Ferdous A, et al. (2007) The role of the proteasomal ATPases and activator monoubiquitylation in regulating Gal4 binding to promoters. Genes Dev 21(1):112-23
Abstract: Recent studies have shown that the intersection between transcription and proteins involved in the ubiquitin-proteasome pathway encompasses both proteolytic and nonproteolytic functions. Examples of the latter type include evidence that monoubiquitylation of some transcriptional activators stimulates their activity. In addition, the proteasomal ATPases are recruited to many active promoters through binding to activators and play an important, nonproteolytic role in promoter escape and elongation. In this study, we report the discovery of a new nonproteolytic activity of the proteasome (specifically the proteasomal ATPases): the active destabilization of activator-promoter complexes. This reaction depends on the presence of an activation domain and ATP. Destabilization is inhibited in vitro and in vivo if the protein is monoubiquitylated or if ubiquitin is genetically fused to the activator. The fact that monoubiquitylated activator is resistant to the "stripping" activity of the proteasomal ATPases may explain, in part, why some activators require this modification in order to function efficiently.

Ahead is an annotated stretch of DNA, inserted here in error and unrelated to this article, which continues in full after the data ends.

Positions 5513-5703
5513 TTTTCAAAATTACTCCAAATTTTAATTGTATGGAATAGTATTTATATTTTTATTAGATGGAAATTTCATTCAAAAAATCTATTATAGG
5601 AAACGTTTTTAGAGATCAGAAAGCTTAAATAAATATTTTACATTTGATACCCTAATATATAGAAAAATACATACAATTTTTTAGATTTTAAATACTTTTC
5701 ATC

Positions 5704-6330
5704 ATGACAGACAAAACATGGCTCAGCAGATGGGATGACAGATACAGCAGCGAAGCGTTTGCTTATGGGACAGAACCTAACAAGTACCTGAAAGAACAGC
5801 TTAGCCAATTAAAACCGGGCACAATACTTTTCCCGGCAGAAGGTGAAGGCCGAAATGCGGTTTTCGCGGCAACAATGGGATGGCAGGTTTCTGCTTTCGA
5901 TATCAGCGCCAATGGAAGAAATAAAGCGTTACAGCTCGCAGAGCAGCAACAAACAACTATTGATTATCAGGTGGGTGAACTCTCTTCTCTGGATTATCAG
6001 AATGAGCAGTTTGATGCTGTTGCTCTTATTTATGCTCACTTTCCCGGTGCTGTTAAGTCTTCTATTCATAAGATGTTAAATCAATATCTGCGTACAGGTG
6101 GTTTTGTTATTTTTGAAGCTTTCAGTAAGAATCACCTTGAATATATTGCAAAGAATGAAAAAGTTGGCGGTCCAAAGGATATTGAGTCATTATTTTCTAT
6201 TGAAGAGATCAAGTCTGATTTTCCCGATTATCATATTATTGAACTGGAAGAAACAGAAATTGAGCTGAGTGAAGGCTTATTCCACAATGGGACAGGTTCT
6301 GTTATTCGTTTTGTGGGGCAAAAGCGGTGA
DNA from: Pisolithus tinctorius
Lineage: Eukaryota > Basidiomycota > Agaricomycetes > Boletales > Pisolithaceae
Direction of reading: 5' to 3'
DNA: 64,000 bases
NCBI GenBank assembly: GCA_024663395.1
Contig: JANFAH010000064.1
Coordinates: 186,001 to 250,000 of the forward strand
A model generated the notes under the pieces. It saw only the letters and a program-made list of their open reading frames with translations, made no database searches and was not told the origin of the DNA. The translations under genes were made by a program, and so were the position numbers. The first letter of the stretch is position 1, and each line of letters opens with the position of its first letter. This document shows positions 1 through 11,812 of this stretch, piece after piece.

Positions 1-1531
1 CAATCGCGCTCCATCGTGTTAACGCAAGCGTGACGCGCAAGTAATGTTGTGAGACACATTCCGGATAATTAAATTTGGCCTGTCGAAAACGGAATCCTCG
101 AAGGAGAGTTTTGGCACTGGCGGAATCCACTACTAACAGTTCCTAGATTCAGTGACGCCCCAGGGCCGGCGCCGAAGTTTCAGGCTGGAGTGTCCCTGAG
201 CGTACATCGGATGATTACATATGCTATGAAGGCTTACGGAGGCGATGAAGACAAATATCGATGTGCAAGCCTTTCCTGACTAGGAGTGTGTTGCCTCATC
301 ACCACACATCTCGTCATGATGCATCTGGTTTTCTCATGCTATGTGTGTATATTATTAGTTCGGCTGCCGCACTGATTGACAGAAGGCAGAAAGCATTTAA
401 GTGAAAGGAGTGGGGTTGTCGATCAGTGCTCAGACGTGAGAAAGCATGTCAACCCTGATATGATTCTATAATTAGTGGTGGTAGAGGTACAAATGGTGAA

|Status: Published||Type: Journal Article | Research Support, N.I.H., Extramural||PubMed ID: 17167105|
Topics addressed in this paper
Number of different genes curated to this paper: 2
- To find other papers on a gene and topic, click on the colored ball in the appropriate box.
- displays other papers with information about that topic for that gene.
- displays other papers in SGD that are associated with that topic.
The topic is addressed in these papers but does not describe a specific gene or chromosomal feature.
- To go to the Locus page for a gene, click on the gene name.